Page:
Saw an article today from a 60 Minutes show about a drug that reportedly decreases the pain associated with memories of traumatic events. It’s actually a drug that’s used to lower blood pressure, assuage migraines, and slow down hearts that beat too rapidly. Apparently, it does this by isolating or decreasing the amount of adrenaline in the brain. (note: don’t read this like a medical research item, because I’m not a medical researcher and the terms I’m using aren’t meant to be technical) The theory is that this decrease in adrenaline response will in turn decrease the strength at which the memories are ‘inked’ into our brains.
As I saw the article, my synapses were flooded with questions. What memories would I want to erase? What did I learn from bad experiences that would also be lost along with the pain? How would I know I’m not going to erase the good memories? What if someone used this to mess up a ‘witness’ so they no longer could remember to what they need to testify? Is there a ‘desktop trashcan’ somewhere in my brain’s hard drive where I could recover memories I wish I hadn’t deleted?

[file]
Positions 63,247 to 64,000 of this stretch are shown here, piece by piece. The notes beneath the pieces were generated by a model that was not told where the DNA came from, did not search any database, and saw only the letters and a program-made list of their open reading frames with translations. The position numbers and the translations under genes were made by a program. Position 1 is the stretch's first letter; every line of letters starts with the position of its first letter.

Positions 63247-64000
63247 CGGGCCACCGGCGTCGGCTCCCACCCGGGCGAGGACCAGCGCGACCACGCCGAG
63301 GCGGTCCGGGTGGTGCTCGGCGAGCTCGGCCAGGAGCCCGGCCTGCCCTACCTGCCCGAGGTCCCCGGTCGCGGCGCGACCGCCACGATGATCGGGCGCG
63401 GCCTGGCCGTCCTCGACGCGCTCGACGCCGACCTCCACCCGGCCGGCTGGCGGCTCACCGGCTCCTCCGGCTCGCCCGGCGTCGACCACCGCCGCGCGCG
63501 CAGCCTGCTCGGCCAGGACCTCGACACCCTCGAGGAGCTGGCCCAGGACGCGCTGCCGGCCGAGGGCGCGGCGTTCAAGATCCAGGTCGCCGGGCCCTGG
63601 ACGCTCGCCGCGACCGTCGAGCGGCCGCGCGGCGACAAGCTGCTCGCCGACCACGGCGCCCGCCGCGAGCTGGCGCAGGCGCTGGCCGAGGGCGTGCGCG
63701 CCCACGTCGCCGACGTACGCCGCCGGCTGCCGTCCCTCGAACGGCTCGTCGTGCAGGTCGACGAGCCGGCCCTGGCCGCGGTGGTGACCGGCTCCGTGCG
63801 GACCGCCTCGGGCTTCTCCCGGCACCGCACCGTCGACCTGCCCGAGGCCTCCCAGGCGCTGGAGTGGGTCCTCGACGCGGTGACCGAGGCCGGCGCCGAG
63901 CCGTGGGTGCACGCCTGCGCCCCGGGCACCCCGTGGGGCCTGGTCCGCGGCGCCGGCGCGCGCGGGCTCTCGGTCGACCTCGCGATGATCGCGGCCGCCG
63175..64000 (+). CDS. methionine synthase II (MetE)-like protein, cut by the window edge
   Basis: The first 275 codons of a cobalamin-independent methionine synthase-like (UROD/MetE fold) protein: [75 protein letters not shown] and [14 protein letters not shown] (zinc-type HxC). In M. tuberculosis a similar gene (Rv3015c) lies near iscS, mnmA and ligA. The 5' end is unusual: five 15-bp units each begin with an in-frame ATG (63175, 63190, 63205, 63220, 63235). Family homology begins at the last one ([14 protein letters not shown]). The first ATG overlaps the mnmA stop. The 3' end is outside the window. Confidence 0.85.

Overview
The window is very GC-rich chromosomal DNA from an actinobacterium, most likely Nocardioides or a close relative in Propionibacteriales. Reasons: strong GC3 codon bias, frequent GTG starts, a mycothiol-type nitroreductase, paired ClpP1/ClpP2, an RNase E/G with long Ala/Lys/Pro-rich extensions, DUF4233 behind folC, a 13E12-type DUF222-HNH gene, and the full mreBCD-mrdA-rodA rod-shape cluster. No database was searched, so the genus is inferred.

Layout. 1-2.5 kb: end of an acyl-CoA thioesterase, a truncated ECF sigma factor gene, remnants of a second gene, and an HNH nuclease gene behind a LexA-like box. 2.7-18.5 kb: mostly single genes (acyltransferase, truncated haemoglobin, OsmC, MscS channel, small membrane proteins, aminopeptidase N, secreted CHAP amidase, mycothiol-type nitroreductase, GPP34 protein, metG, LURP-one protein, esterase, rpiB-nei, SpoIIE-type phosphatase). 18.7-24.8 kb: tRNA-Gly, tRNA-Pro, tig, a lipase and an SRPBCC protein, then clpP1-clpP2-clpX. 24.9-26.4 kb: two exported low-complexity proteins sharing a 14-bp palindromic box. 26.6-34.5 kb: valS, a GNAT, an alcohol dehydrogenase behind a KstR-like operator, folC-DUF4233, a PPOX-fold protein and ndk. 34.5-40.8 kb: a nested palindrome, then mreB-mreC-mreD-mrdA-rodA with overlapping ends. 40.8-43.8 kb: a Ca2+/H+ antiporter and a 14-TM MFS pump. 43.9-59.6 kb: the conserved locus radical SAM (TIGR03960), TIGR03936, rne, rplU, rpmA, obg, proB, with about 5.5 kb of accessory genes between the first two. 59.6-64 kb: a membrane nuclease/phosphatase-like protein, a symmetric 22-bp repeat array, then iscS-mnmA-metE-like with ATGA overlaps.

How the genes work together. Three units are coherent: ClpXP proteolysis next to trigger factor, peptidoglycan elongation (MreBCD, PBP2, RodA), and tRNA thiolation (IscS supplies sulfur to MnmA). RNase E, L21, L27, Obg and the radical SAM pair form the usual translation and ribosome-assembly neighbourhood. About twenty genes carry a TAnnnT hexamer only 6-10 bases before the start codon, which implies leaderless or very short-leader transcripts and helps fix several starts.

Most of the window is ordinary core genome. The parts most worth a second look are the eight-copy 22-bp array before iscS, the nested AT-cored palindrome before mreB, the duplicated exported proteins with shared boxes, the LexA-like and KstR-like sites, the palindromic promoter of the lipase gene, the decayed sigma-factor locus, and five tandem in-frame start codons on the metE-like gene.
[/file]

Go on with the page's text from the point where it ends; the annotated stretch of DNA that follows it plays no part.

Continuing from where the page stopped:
But it also got me thinking about the great lengths we’ll go to in order to avoid pain. We’ll drink the pain away. We’ll work so hard or so much that we don’t have time to think about it. We’ll indulge in more destructive patterns of behavior in order to ‘normalize’ the pain. And maybe in the near future, we’ll be able to take a little pill that makes whatever memory that’s causing us pain virtually disappear.
Two problems I see: 1) This never deals with the issues causing the pain – it just covers them up. 2) When we spend so much of our lives and selves trying to avoid (or alleviate) pain from our lives – we also cease to experience the joy of living. We spend so much time and energy trying to find ways to avoid getting hurt that we in effect avoid living at all.
“Whoever wants to save his life will lose it...” Peter had the same pain aversion that we do. When Jesus said, “I’m about to go to Jerusalem and suffer and be killed.” Peter protested forcefully. Then Jesus told Satan to get out of the way, told His disciples to stop thinking of their own well being and follow, and headed for His death in Jerusalem. Jesus knew the rest of the phrase. “But whoever loses his life for me will find it.“
I think we’d do well to heed Jesus’ words. We must lose our lives to Him if we are to have any hope for living a life that matters eternally. A life not dulled but full. There was a movie back a lot of years with this bipolar ski guy. (Someone must have slipped me a propranolol because I can’t remember the title of the movie.) That guy was a wuss – whiny, scared of everything, hypochondriac… Then he’d turn into this crazy, fear-nothing ski-slope daredevil. As he’d wrestle with himself he kept repeating the phrase, “Taste death, live life.”
I always liked that guy.